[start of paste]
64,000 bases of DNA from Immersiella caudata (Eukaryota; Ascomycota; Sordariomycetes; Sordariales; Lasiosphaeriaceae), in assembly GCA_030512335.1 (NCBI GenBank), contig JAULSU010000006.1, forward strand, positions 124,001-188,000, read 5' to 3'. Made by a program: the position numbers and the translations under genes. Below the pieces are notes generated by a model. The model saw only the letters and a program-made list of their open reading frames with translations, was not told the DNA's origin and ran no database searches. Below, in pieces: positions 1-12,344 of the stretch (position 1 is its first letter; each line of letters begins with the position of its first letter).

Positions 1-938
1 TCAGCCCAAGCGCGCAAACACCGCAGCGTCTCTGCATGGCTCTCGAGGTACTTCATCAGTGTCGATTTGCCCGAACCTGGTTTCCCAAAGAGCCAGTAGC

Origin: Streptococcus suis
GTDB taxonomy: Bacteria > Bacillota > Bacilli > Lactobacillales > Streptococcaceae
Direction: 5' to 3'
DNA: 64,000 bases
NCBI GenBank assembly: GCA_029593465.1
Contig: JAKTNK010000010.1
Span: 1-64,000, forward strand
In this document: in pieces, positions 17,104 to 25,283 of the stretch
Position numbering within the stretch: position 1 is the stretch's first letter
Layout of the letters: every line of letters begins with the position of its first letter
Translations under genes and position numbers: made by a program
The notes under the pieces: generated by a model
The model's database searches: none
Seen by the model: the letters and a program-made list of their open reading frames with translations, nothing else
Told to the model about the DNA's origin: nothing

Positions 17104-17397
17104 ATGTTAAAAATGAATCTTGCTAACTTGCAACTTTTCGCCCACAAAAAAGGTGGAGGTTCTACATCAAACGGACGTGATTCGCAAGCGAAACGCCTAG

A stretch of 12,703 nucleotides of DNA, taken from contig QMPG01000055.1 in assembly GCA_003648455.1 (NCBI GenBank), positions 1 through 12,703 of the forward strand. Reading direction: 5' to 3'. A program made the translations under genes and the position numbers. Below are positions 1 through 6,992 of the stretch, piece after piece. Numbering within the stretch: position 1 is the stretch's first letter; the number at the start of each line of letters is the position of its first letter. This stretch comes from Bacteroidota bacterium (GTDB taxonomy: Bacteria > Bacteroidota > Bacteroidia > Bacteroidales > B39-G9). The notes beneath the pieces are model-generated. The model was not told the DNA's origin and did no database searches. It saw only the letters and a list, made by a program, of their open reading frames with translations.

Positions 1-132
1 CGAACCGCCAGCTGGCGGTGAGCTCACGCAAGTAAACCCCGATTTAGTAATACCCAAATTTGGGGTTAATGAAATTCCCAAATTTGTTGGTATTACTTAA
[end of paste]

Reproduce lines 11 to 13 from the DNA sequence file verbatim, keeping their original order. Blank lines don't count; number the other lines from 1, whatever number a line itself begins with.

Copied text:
In this document: in pieces, positions 17,104 to 25,283 of the stretch
Position numbering within the stretch: position 1 is the stretch's first letter
Layout of the letters: every line of letters begins with the position of its first letter